But when you stand in front of your audience to deliver – switch to carefree mode. Don’t be overly concerned if the words don’t come out exactly as you planned – the audience won’t know.

Focus on your audience members. One by one, talk to them as if there’s just you and them in the room. The odd mistake or pause to think does not matter – in fact it makes you more real. Carefree is not the same as careless – it’s a mode in which you trust yourself to deliver with ease the material you’ve carefully crafted.

English actor Michael Cain puts it well – “Rehearsal is the work, performance is the relaxation.”

So both attributes are useful to a presenter – it’s useful to be careful before the presentation and it’s useful to be carefree, during the presentation.

If you realize that you’re strong on one attribute, recognize that strength and keep using it. But your opportunity for development will be the other attribute and by developing that side, you will add to the impact and influence you can achieve through your presentations.

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{ 7 comments… read them below or add one }

thom singer August 27, 2011 at 2:16 am

This is a great article. At first I was thinking..”What… you need to be a combination”… but then I saw it was extremes for that exact point.

No speaker who is asked to address and audience (free or paid) should ever “wing it”. Preparing is done out of respect to the audience. Not preparing is the opposite.

At the same time, if you are so planned that you are like a robot, then the audience loses.

Everything needs to be done for those who have butts in the chairs, not for the speaker!

Reply

Olivia Mitchell August 29, 2011 at 9:42 am

Hi Thom – I agree with all your points

I found that the “wing-it” speaker is often saving themselves from ‘pre-presentation anxiety’ – the nervousness caused by thinking about the presentation and having to prepare and rehearse. Sometimes when they ‘wing’ it, they get a good result. Unfortunately they see this as a cause – not merely a correlation and then ‘wing-it’ becomes their winning formula – dangerous stuff.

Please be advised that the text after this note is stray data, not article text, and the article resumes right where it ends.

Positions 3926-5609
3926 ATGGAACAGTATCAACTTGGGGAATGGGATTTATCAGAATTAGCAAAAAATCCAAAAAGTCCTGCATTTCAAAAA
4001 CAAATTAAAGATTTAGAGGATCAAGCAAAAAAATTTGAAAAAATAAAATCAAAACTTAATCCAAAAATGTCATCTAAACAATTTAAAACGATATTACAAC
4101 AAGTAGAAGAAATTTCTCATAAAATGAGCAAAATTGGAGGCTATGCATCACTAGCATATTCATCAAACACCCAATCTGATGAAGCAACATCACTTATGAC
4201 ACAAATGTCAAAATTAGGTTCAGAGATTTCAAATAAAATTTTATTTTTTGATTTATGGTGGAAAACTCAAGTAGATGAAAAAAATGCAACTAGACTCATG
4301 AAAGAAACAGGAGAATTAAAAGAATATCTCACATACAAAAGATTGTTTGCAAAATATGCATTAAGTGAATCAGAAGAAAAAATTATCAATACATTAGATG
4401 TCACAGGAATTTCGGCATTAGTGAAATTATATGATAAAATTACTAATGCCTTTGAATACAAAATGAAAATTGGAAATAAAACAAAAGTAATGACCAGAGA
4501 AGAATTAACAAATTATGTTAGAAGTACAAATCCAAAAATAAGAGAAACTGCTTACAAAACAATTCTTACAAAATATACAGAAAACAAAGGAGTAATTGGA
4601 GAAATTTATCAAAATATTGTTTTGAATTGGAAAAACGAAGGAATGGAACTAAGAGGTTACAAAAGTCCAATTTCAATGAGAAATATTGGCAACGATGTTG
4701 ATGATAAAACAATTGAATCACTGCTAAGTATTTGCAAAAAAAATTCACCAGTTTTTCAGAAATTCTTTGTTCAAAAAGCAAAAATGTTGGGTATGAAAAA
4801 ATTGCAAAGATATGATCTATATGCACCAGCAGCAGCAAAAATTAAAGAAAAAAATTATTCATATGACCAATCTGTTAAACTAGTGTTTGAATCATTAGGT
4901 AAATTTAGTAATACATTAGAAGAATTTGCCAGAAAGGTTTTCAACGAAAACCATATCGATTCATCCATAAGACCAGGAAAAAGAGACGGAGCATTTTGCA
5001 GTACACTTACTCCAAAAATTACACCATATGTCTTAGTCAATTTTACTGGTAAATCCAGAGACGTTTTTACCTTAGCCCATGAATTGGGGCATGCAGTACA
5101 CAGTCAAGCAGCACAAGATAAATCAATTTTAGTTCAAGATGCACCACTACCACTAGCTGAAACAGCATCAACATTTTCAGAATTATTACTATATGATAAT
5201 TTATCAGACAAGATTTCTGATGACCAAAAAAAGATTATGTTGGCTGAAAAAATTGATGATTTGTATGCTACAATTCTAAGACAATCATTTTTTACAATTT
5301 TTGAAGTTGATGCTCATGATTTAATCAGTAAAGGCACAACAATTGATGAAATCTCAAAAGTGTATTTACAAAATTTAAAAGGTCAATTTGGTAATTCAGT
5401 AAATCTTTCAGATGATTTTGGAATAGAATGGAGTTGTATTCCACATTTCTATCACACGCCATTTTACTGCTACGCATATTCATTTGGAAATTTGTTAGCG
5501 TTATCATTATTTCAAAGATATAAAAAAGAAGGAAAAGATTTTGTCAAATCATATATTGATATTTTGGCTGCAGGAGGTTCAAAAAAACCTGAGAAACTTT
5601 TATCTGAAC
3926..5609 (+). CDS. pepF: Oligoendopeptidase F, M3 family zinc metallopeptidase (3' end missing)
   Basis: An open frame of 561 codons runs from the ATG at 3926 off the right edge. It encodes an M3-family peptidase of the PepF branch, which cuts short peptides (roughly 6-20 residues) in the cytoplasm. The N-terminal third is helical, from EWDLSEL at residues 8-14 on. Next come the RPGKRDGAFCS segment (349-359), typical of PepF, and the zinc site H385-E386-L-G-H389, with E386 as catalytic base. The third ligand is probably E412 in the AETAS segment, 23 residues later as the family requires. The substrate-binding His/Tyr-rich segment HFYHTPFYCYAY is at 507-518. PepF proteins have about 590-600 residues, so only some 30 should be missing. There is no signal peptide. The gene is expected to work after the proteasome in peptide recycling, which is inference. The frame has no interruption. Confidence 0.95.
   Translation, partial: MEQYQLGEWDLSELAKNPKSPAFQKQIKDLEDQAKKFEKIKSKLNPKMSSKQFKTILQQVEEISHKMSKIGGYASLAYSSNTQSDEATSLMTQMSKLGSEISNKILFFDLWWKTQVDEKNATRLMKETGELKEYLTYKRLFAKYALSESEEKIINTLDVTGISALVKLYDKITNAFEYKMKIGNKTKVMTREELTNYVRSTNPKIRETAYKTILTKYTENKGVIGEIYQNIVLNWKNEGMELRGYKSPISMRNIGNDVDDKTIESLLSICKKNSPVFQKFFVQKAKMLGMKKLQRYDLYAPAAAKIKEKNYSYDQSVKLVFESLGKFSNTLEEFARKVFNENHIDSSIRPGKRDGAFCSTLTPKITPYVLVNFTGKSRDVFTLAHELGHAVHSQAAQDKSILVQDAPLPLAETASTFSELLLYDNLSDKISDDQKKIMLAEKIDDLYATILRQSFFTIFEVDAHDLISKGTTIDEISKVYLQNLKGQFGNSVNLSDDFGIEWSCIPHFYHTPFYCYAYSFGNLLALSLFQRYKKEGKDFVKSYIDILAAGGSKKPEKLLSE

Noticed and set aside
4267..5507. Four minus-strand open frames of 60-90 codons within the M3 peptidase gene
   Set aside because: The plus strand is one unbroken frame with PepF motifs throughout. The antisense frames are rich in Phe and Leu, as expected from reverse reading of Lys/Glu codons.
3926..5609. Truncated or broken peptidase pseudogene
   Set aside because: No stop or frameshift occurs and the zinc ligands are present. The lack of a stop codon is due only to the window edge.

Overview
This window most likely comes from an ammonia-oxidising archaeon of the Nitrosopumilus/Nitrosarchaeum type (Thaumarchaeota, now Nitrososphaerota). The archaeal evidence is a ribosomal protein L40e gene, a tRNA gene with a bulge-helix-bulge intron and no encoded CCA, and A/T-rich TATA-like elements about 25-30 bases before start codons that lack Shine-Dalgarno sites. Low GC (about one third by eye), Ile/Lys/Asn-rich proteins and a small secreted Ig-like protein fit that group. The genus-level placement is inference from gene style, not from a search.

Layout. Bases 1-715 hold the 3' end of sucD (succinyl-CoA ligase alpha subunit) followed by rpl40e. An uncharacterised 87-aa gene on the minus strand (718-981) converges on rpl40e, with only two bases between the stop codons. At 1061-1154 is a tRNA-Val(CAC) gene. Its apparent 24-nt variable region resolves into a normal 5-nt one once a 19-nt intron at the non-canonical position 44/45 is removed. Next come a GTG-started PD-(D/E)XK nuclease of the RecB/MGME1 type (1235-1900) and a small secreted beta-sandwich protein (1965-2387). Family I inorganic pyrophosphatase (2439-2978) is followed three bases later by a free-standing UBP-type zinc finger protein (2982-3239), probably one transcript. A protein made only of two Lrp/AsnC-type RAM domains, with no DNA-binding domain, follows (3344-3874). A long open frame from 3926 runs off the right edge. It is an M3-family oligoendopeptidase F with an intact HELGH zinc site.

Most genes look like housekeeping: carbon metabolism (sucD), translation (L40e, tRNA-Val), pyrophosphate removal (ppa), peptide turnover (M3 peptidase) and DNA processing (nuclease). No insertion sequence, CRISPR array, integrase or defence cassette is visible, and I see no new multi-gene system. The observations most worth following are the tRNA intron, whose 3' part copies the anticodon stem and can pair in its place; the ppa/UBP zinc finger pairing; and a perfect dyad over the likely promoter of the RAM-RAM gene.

On the other side of that, in our courses Olivia and I are often trying to get presenters to enjoy delivering their well planned material. They can be, as you say, like robots, reciting their material – afraid of a pause or making mistakes. We’ve found the solution is to get them to focus on individuals – “those who have butts in the chairs” as you put it. Then they often regain their natural care-freedom.

Thanks for your thoughts – Tony.

Reply

Dr. Chad August 29, 2011 at 9:35 am

Interesting, Tony. I like the extremes, and I like that you refuse to vote for one or the other. I like that Thom says it’s about the audience and respect for the audience, as well. Good points.

Reply

Ezeanya Jonas May 15, 2012 at 4:33 am

Careful vs Carefree. Hmmmm. Here’s how I like to put it: Do the best you can to develop a plan. But in the end, the plan is useless. The planning process itself is what matters. When it’s time to perform, the flow is natural, not scripted.

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Piotr Stanek March 2, 2013 at 4:24 am

Hello Olivia and Tony

Agree with this topic.

The right preparation is kind of respect to the audience.
As for the delivering the presentations it is very hard to connect with audience when you almost recite. Carefree delivering means for me the kind of flow.

thanks for this post :)
best
Peter

btw. sorry for my unintentionally mistakes

Reply

Ryan July 2, 2013 at 7:57 pm

Hi Olivia,

I am reading your articles and i think you are very creative.
Would you mind if i used a few of your articles in my presentation skills book? i will mention your name and reference. Thank you.

Reply